David Bourget (Western Ontario)
David Chalmers (ANU, NYU)
Rafael De Clercq
Jack Alan Reynolds
Learn more about PhilPapers
University of Chicago Press (2007)
Barbara Stafford is at the forefront of a growing movement that calls for the humanities to confront the brain’s material realities. In Echo Objects she argues that humanists should seize upon the exciting neuroscientific discoveries that are illuminating the underpinnings of cultural objects. In turn, she contends, brain scientists could enrich their investigations of mental activity by incorporating phenomenological considerations—particularly the intricate ways that images focus intentional behavior and allow us to feel thought. This, then, is a book for both sides of the aisle, a stunningly broad exploration of how complex images—or patterns that compress space and time—make visible the invisible ordering of human consciousness. Stafford demonstrates, for example, how the compound formats of emblems, symbols, collage, and electronic media reveal the brain’s grappling to construct mental objects that are redoubled by prior associations. On the other hand, she compellingly shows that findings in evolutionary biology and the neurosciences are providing profound opportunities for understanding aesthetic conundrums as old and deep-seated as the human urge to imitate, the mapping of inner space, and the role of narrative and nonnarrative representation. As precise in her discussions of firing neurons as she is about the coordinating dynamics of image making, Stafford locates these major transdisciplinary issues at the intersection of art, science, philosophy, and technology. Ultimately, she makes an impassioned plea for a common purpose—for the acknowledgement that, at the most basic level, these separate projects belong to a single investigation
|Keywords||Cognition Mental representation Image (Philosophy|
|Categories||categorize this paper)|
|Buy the book||$17.50 used (42% off) $22.36 new (26% off) $24.31 direct from Amazon (19% off) Amazon page|
|Call number||BF311.S67715 2007|
Setup an account with your affiliations in order to access resources via your University's proxy server
Configure custom proxy (use this if your affiliation does not provide a proxy)
|Through your library|
References found in this work BETA
No references found.
Citations of this work BETA
Shiela Reaves (2011). Rethinking Visual Ethics: Evolution, Social Comparison and the Media's Mono-Body in the Global Rise of Eating Disorders. Journal of Mass Media Ethics 26 (2):114 - 134.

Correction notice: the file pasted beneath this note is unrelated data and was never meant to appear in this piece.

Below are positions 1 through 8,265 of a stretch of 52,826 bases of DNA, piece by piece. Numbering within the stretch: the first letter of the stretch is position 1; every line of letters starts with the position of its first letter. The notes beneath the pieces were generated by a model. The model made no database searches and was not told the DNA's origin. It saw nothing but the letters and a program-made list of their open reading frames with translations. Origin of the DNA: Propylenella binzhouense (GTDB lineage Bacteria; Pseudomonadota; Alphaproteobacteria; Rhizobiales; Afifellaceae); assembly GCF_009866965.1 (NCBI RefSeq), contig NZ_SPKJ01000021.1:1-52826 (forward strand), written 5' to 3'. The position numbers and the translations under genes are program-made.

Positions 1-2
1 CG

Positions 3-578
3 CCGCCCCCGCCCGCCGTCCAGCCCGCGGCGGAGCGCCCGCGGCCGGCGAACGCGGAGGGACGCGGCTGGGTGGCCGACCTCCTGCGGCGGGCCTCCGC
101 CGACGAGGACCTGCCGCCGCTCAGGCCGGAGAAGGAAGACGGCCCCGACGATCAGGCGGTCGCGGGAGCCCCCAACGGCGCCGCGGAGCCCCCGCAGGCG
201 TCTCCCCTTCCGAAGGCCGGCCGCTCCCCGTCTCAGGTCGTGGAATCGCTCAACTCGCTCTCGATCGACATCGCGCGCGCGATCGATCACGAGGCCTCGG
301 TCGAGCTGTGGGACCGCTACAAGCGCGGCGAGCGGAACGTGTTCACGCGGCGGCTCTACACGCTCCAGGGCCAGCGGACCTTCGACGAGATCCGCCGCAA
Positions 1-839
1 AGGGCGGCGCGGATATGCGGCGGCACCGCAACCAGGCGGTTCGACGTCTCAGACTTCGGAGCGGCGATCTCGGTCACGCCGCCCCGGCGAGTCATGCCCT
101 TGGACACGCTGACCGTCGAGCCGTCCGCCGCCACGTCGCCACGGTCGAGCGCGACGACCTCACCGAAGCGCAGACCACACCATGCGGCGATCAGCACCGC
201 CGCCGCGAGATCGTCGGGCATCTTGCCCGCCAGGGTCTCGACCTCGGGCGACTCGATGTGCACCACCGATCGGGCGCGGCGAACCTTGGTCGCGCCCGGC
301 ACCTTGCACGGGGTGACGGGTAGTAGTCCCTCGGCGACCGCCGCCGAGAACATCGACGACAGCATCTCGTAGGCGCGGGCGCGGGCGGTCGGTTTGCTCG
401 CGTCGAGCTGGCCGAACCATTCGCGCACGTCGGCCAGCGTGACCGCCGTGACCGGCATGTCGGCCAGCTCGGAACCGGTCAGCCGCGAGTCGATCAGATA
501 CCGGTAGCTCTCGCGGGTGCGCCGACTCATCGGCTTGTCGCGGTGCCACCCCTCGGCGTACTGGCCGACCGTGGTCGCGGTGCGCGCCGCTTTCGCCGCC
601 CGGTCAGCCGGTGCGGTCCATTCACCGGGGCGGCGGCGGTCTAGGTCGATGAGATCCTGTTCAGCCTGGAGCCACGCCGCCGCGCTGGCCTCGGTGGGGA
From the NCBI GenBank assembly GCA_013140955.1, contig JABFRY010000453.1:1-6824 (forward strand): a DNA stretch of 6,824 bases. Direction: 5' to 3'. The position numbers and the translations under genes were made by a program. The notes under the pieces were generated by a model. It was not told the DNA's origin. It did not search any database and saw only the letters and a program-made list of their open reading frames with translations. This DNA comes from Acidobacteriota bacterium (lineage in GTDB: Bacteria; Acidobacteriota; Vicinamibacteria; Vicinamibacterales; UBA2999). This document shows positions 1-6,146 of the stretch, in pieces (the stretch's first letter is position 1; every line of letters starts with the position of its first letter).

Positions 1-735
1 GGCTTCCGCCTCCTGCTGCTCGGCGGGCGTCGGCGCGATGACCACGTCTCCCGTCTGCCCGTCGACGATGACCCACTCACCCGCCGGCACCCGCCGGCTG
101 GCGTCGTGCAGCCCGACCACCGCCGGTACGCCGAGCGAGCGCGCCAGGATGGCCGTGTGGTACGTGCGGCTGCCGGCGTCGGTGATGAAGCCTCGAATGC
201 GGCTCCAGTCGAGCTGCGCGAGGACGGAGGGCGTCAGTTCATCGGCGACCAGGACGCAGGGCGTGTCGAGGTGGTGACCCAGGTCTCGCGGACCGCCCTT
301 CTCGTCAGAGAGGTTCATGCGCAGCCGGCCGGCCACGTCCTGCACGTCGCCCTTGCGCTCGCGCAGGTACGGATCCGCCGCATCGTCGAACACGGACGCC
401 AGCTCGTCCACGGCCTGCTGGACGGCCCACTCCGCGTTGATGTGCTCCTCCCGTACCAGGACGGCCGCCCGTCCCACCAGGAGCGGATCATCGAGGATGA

Barbara Tversky (2011). Visualizing Thought. Topics in Cognitive Science 3 (3):499-535.
Martha Blassnigg (2010). Revisiting Marey's Applications of Scientific Moving Image Technologies in the Context of Bergson's Philosophy: Audio-Visual Mediation and the Experience of Time. [REVIEW] Medicine Studies 2 (3):175-184.
Similar books and articles
J. Christopher Maloney (1984). Mental Images and Cognitive Theory. American Philosophical Quarterly 21 (July):237-47.
Shannon Foskett (2011). Echo Objects: The Cognitive Work of Images by Stafford, Barbara Maria. Journal of Aesthetics and Art Criticism 69 (2):249-251.
Robert N. Audi (1978). The Ontological Status of Mental Images. Inquiry 21 (1-4):348-61.
Peter Slezak (1995). The “Philosophical” Case Against Visual Images. In P. Slezak, T. Caelli & R. Clark (eds.), Perspectives on Cognitive Science, Volume 1: Theories, Experiments, and Foundations. Ablex Publishing.
Cynthia Freeland (2009). Echo Objects: The Cognitive Work of Images. Philosophical Psychology 22 (3):389-393.
Jörg R. J. Schirra (1994). Connecting Visual and Verbal Space: Preliminary Considerations Concerning the Concept 'Mental Image'. In Miriam Bras, Michel Aurnague, Mario Borillo & Andree Borillo (eds.), Semantics of Time, Space, and Movement. IRIT.
Liliana Albertazzi (2009). Images, Spaces, Representations. Axiomathes 19 (1):103-111.
Nigel J. T. Thomas, Mental Imagery. Stanford Encyclopedia of Philosophy.
Tereza Hadravová (2008). Barbara Maria Stafford: Echo Objects. The Cognitive Work of Images. Estetika 45 (1):118-122.
Added to index2009-01-28
Total downloads7 ( #186,176 of 1,101,577 )
Recent downloads (6 months)1 ( #292,059 of 1,101,577 )
How can I increase my downloads?